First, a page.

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harmoniac
13-11-2010, 06:12 PM
Hi,

Anyone familiar with aDsorption Chiller?

I have a customer requesting a chiller that utilize their waste heat gas from 2MW gas generator, their first option was using absorption chiller, however due to unstable gas supply which led to power plunge, which might led to crystallization of lithium bromide.

While their second option was to use aDsorption chiller, however there wasn't enough information about the product and company who produce it.

I read in some articles that currently there are 4 manufacturers of adsorption chiller:
a. HIJC
b. Mayekawa
c. GBU
d. ShuangLiang

Does anyone has any experience in using adsorption chiller?

Is there any problem using adsorption?

Out of that 4 manufacturer, which one is the best?
Anyone know about HIJC, as according to their website that they are US based company, however they don't have physical office (only PO Box and phone number).

Thank you.

Luke.G
18-11-2010, 08:23 PM
yeah due to the unstable condition of the constant gas, i think there would be a issue with the crystaliszation of the lithrium bromide.
Also i know sayno/carrier to absorption chillers aswell,
you do know you would also need sometime like a dry cooler or cooling tower for absorption cycle to work aswell?

Quality
18-11-2010, 08:33 PM
Try Cooltec in the USA

HAROLDMYCOM
23-12-2010, 11:23 PM
Hi Harmonics, Mayekawa showed their new generation Zero lite adsorption chillers called Adref-noa at last Chillventa and it showed great intrest. if your intrested in such machines I recommend you take contact with a local Mayekawa office or the office in Canada, Japan or Belgium.

Some basic information: Adsorption chiller Adref-Noa can produce 41℉~59℉ chilled water from 140℉~176℉ hot waste water. This machine is the ultimate act to reduce CO2 emissions. Expand the possibility of using renewable and unsed energy. Adref-Noa uses the water as its refrigerant and uses very little electricity. A system with a COP equalling 10 is in your reach.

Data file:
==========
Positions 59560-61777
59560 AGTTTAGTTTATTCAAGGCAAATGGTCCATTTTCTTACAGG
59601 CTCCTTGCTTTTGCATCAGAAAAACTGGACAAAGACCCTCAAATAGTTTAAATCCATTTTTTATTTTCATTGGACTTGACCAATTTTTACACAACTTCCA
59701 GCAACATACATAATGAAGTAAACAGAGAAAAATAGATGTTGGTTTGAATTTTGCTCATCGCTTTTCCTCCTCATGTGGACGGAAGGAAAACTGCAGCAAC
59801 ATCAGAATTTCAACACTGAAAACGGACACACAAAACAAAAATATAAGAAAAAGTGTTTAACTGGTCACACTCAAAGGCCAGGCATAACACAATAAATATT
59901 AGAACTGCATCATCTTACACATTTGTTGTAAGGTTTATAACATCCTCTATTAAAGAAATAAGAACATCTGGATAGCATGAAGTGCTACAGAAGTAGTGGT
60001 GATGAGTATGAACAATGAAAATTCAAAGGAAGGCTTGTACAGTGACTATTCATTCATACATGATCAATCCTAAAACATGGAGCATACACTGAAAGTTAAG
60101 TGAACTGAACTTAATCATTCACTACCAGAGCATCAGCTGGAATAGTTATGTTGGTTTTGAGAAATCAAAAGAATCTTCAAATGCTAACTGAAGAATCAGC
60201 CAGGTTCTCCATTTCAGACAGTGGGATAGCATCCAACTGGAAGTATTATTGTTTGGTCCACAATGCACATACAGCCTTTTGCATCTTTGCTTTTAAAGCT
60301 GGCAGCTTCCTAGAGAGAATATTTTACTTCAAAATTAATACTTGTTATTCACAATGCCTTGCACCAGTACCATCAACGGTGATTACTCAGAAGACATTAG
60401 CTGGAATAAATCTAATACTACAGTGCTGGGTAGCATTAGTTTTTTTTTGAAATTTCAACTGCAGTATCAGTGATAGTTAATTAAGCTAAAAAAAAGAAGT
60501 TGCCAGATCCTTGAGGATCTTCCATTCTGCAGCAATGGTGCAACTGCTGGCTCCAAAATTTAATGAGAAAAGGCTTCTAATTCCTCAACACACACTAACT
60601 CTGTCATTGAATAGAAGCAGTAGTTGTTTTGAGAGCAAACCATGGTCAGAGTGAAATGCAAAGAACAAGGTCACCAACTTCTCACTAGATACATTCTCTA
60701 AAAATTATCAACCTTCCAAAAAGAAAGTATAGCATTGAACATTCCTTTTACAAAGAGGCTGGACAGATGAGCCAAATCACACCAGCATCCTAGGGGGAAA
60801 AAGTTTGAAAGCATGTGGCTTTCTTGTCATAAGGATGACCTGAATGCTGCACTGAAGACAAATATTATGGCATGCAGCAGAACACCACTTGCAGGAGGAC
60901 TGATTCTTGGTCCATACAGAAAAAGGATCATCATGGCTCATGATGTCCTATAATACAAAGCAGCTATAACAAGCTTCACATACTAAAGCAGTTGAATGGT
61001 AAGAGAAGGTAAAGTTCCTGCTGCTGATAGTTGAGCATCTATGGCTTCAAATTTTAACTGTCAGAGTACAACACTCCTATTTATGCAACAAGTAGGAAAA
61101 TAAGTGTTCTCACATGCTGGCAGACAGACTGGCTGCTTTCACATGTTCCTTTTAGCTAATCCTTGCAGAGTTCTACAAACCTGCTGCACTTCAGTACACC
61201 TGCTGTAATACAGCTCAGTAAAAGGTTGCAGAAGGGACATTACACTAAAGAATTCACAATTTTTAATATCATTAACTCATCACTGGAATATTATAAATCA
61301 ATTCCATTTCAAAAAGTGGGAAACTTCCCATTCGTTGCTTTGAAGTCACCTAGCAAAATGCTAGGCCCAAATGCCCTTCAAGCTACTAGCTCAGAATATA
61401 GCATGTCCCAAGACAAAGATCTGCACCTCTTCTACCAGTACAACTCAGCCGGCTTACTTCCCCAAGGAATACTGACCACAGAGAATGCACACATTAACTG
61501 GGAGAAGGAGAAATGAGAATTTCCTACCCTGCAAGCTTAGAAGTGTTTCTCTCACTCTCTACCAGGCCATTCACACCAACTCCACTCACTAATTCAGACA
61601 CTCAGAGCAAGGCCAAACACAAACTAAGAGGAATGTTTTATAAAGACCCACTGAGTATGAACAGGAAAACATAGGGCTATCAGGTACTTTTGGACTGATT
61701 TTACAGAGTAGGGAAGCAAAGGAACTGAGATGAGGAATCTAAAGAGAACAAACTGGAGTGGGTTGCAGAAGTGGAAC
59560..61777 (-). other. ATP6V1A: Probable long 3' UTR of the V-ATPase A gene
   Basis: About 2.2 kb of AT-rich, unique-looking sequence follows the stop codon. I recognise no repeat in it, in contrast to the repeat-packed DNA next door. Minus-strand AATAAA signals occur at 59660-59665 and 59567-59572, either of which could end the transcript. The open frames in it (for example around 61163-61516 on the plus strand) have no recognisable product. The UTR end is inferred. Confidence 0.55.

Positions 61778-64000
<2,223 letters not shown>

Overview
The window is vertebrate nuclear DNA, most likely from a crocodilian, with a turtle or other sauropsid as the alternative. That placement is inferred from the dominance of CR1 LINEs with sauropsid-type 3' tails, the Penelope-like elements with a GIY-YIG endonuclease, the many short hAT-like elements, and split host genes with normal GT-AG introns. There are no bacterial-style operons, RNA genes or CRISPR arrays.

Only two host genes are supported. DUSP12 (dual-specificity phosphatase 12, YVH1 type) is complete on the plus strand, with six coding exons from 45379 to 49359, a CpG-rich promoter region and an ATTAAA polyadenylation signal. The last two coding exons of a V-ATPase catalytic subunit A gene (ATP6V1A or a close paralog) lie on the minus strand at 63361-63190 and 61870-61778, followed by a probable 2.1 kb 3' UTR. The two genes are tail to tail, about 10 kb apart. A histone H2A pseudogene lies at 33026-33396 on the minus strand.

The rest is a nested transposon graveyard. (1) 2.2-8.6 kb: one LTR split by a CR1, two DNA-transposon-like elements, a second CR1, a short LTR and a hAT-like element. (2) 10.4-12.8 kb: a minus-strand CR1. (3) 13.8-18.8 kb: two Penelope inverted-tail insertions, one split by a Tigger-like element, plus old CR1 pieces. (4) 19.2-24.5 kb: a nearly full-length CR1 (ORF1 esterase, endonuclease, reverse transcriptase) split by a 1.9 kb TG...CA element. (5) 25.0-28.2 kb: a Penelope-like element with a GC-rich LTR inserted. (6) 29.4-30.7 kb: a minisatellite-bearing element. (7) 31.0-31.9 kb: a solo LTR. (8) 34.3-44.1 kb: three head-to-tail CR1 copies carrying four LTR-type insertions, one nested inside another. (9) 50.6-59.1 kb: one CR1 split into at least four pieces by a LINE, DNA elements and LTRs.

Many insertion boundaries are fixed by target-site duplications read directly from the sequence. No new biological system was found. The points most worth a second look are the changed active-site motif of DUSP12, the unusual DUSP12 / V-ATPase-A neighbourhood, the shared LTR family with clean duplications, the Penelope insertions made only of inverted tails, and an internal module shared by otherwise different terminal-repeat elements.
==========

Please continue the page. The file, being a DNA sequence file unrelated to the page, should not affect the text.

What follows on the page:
If you like some more information before taking contact I recommend the webiste of Mayekawa canada

Good luck in your search harold

Magoo
24-12-2010, 12:17 AM
Carrier used to supply them decades ago.

MikeHolm
24-12-2010, 03:17 AM
HIJC is an American licencee and importer in Texas. The actual product is Japanese. I almost put a 25 ton unit in 2006. We did all the engineering but the government financing fell through. The system was to have as a primary heat source, 300 vacuum tube panels from Schott in Germany and was to switch to modulating boilers when there was not enough solar.

The main reason for using adsorption technology was that, adsorption chillers can take any temperature given to it and the only thing affected is the COP. In Absorption units such as the Yazaki the refrigerant must be kept in a much narrower temp range or it can chrystalize. I haven't thought about it for awhile so excuse my lack of details, i was focusing on the solar side anyway.

The amount of sacrificial power needed is limited to circ pumps which is good but the the equipment is considerably more expensive than absorption units.

I would definately use it if the situation called for it but the decision depends on the waste heat temp and availability.

harmoniac
12-01-2011, 09:11 AM
Thanks guys.

I talked to Mayekawa.

Zeolite might give a better performance with lower heat source inlet temperature (100% with only 65C, however stable at 100% with the increase of heat source even at 90C), on the other hand, silica gel would only gain 65% performance with 65C inlet temperature, however, when the inlet temperature reached 90C, the performance will be increased to 140%.

Mike, if I want to purchase this nishiyodo adsorption chiller, do you know whether I can directly go to japanese company or I have to buy it from HIJC?

Thanks.

MikeHolm
12-01-2011, 12:14 PM
I will ask my old partner who was dealing with HIJC but I believe they only had the rights for North America so I would approach the Japanese, given your location.

Although the efficiency of the adsorption machine is not as good as, for example, a double effect chiller, the stability and lack of sacrificial power needed trumped everything else and to determine the true efficiency you must factor in all the electrical consumption.

It has been 4 years since we were looking at this so there has been some advances elsewhere. I will try to find an engineering paper which has most of the details (if I can dig through the big mess in my office) and post it.

MikeHolm
12-01-2011, 12:26 PM